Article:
Kenny: I told them we have to hand things out ourselves. Don't send your handlers. Don't send your agent. I don't want to see your assistants. These people want to see you. That is the message we want to send, and everyone agreed.
Kenny: In the last two years, we've been a six seed and four seed, so I take it as a compliment (being the No. 1 seed) and that we're making progress.
Kenny: Grandfathers all the way down to grandchildren are watching this tournament together. Some of those grandfathers played in it, and it's a great tradition.
Kenny: Looks like I'm at the Kentucky Derby!
Kenny: Oh, we're most definitely concerned. You always are when somebody does something and does it well. They have possession receivers and a quarterback that does a good job. We're playing a team that can create big plays and we can't afford to let them have that.
Kenny: We had a whole bunch of people living on boats, waiting to find out just what had happened.
Kenny: We want them to have a day normalcy.
Kenny: He found us. He called and said he wanted to play.
Kenny: These are the types of communities where we come from, and this is one way we can help take care of our own.
Kenny: We kind of flip-flopped the way I thought it would be. We played methodical, error-free football in the opener against Cabot when I would expect us to make mistakes. Last week, we made a lot of mental mistakes and had missed blocking assignments.
Kenny: The game is a show of our support and solidarity for those affected by this natural disaster. As professional athletes we've been very privileged and this is one way we can help take care of our own.
Kenny: For juniors, this is the year when] reality starts to set in a little bit, ... They're saying to themselves, 'Oh my gosh, I'm going to be a senior year next year . . . what am I going to do?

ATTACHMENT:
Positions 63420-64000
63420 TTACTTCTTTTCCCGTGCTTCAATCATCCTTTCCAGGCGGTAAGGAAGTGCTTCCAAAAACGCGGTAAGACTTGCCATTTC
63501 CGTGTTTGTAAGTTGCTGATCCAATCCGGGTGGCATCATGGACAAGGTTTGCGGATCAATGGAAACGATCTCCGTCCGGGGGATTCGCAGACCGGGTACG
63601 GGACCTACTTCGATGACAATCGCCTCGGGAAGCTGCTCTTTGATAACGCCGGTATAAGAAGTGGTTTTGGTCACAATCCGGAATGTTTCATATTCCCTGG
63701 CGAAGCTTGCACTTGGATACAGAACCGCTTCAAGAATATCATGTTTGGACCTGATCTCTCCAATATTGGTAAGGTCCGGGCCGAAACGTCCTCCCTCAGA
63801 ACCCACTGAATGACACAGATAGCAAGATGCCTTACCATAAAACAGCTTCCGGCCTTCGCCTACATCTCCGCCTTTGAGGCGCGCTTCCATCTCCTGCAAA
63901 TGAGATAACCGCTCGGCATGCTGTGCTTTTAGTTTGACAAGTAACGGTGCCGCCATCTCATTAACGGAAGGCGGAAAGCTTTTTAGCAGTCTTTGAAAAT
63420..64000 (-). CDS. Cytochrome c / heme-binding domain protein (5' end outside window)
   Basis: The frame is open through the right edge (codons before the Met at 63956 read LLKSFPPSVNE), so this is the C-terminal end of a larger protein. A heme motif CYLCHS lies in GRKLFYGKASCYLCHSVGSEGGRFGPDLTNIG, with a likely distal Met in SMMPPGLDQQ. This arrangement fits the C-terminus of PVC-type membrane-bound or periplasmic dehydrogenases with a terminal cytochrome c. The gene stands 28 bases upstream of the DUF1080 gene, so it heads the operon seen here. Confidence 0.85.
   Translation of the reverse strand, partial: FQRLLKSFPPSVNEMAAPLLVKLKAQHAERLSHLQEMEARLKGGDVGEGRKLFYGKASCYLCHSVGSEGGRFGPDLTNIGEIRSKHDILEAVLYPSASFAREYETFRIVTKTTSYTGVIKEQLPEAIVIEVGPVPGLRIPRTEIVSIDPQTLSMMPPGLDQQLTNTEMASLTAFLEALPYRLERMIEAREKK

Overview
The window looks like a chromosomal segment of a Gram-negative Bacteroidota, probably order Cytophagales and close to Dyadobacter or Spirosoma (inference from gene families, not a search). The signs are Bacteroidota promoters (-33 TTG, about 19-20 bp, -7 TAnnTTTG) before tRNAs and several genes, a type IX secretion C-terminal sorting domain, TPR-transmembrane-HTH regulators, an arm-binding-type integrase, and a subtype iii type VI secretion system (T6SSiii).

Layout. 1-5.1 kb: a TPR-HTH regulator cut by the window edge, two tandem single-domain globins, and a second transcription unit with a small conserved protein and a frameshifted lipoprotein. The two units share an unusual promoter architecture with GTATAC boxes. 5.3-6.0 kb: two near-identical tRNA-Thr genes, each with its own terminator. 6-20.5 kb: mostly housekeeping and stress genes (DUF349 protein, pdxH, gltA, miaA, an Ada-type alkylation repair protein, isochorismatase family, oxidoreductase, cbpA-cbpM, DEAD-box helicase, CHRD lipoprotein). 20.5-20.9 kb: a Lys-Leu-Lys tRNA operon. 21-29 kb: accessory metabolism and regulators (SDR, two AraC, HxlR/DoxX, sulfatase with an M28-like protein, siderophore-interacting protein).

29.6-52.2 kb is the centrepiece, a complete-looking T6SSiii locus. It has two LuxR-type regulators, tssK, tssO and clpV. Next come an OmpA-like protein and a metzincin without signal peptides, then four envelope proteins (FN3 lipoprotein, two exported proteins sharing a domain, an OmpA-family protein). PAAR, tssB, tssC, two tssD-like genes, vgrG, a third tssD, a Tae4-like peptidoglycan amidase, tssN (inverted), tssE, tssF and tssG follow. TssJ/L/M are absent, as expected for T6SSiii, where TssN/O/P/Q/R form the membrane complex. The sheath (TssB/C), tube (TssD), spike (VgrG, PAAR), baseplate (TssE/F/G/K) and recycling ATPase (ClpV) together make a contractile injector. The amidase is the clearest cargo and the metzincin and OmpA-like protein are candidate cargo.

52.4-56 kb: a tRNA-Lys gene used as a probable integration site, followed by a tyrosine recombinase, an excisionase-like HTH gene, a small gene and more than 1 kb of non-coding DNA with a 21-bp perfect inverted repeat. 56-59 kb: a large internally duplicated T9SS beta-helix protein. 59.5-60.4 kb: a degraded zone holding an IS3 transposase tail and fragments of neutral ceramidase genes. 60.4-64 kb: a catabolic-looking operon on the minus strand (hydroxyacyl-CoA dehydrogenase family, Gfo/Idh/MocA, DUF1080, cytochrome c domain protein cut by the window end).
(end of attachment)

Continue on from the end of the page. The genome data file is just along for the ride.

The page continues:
During his NBA career he averaged 12.8 points per game, 5.5 assists per game and 1 steal per game.
Kenny wore jersey number 30 while in the NBA.
He has been a judge in the NBA Slam Dunk Contest during the NBA All-Star Weekend events, and is often a strict judge giving lower scores than other judges. He often uses the phrase "It's ova" when someone does a spectacular dunk.
Kenny has lent his voice, along with Ernie Johnson, to do NBA Live 2005 and NBA Live 06's All-Star Weekend mode. He does commentary for the Slam Dunk Contest and 3-Point Shooting Contest.
Kenny is a McDonald's High School All-American and played in the game in 1983.
Kenny played nine seasons in the NBA.
Kenny has his own segment on Inside The NBA called "Kenny's Pictures" where he analyzes and breaks down a highlight of the game they are showing.
Kenny holds the record for the lowest score in an NBA dunk Contest. He was given a history low 24.
He hosts Full Court Press on Sirius Satellite Radio.
Kenny also works as a motivational keynote speaker for coporate or private events.
He helped organize a Sept. 11 charity basketball game benefiting Hurricane Katrina victims.
Kenny Smith created the Kenny Smith North Carolina Boy and Girls Basketball Camp.
He makes approximately $20,000 per show as an NBA analyst.
Kenny was the sixth pick in the first round of the 1987 NBA draft.
He currently resides in Houston with wife, Dawn, and two children.
Kenny was elected to the Board of Directors for Big Brothers and Big Sisters of Houston in 1991.
He holds the UNC record with 86 assists in NCCA Tournament play.
He holds the UNC assist record with 768.
He graduated university with degree in Industrial Relations.
Kenny averaged 13.8 points and 7.1 assists per game in his rookie season.
He was named to the NBA All Rookie Team in 1988.
He has the best field goal percentage of NBA guards in 1992-93 season.
He is Houston's all-time leader in three-point field goal percentage at .407.
He scored a career high 41 points against the Los Angeles Lakers in 1993.
He currently works as an NBA studio analyst with host Ernie Johnson and Charles Barkely for TNT and TBS.
He won the NBA Championships with the Houston Rockets in 1994 and 1995.
In 1987, he was drafted in the first round by the Sacramento Kings.
He went to University of North Carolina.
Kenny went to high school at Archbishop Molloy in New York.
Kenny is 6'3".
Kenny Smith: It's ova!